My friend, Hope Coulter, may be the best poet I know, but she’s not the only one. I wrote this a few months ago. Some of you who have some contact with the Cajun culinary tradition may find something familiar here.
By H. Paul Honsinger
© 2015 by H. Paul Honsinger, all rights reserved
But not hard.
But not cold.
But not dark.
There’s a chill in the veins, in the belly, and in the heart.
That hasn’t reached the bones.
There’s a gloom in the spirit,
That’s not quite the blues.
There’s a sigh for those loved who are distant, and who have gone beyond,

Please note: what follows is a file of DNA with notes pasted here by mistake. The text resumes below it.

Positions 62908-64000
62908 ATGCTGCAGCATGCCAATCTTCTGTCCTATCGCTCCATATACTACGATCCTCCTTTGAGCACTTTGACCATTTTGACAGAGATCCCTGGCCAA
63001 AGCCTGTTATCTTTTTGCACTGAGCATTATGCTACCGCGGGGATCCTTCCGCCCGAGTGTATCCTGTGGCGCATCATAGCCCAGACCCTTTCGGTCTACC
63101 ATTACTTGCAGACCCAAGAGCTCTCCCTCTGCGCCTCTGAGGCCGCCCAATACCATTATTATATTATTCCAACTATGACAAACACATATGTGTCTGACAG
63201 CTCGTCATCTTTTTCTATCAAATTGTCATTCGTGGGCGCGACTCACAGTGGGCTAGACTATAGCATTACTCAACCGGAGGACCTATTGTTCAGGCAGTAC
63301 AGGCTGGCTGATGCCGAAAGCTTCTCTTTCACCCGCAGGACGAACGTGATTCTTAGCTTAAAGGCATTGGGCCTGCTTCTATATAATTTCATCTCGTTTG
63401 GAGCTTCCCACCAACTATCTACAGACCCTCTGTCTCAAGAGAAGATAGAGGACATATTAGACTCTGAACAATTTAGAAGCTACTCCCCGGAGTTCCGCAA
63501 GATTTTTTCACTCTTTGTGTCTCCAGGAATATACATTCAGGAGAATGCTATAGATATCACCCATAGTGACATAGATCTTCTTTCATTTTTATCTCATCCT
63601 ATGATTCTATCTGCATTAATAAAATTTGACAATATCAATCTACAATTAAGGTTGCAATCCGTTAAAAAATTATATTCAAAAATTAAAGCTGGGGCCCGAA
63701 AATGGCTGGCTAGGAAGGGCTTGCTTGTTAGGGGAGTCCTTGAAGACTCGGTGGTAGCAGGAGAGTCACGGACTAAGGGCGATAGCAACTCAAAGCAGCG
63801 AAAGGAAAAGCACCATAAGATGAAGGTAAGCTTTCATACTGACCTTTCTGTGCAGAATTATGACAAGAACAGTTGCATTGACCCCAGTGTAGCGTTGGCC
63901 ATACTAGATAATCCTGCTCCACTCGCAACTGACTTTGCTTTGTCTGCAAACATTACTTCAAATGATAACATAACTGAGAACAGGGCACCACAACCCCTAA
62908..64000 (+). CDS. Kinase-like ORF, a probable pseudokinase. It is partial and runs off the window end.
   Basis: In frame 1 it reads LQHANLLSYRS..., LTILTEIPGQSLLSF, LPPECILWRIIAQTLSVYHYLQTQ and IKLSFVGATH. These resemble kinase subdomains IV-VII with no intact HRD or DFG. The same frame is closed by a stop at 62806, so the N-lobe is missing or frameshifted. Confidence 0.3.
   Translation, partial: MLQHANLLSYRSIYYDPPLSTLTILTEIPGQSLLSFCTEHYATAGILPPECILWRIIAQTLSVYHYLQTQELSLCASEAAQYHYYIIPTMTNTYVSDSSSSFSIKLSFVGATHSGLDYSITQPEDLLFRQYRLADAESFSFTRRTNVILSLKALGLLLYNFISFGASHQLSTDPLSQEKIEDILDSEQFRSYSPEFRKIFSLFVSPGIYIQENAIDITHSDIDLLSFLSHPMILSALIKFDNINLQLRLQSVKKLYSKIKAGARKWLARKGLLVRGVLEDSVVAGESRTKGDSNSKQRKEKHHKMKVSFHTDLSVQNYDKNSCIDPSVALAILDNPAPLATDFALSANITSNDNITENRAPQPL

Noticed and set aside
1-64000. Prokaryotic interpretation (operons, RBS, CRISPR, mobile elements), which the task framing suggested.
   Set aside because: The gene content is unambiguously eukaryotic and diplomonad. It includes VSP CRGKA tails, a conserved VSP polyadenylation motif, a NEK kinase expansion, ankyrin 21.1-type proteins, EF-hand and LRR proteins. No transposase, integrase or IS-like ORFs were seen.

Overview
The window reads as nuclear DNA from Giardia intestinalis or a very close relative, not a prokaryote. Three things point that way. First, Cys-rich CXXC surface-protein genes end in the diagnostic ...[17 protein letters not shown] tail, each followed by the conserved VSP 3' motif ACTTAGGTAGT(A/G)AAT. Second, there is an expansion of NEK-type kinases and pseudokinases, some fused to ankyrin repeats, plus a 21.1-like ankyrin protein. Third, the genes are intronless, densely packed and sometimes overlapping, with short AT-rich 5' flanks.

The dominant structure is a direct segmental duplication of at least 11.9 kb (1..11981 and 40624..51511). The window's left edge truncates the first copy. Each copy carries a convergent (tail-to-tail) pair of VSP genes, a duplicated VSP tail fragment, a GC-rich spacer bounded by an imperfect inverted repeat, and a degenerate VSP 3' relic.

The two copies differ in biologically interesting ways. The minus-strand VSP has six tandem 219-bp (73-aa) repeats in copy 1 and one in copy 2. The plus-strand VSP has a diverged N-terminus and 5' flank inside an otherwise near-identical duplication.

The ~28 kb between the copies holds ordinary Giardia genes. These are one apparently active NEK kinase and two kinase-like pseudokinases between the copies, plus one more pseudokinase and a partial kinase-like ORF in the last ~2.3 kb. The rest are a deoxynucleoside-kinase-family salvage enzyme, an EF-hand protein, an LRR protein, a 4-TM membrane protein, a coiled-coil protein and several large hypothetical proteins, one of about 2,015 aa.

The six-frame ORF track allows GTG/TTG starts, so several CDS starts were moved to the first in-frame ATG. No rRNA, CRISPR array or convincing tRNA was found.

But not tears.
It’s time for gumbo,
Like my mother made, and her mother, and hers.
Like my sister and I make it today.
Fragrant and brown, thick and steaming, smoky and spicy,
The mystic alchemy of chicken and sausage, of roux and onions, of cayenne and rice.
To warm the veins and the belly and the heart.
To lift the spirit.
And remember the eyes and the smiles and the voices
Of everyone who has filled their bowls from the same cherished cast-iron pot
Who I still see
Through gumbo’s swirling steam
That always smells like home.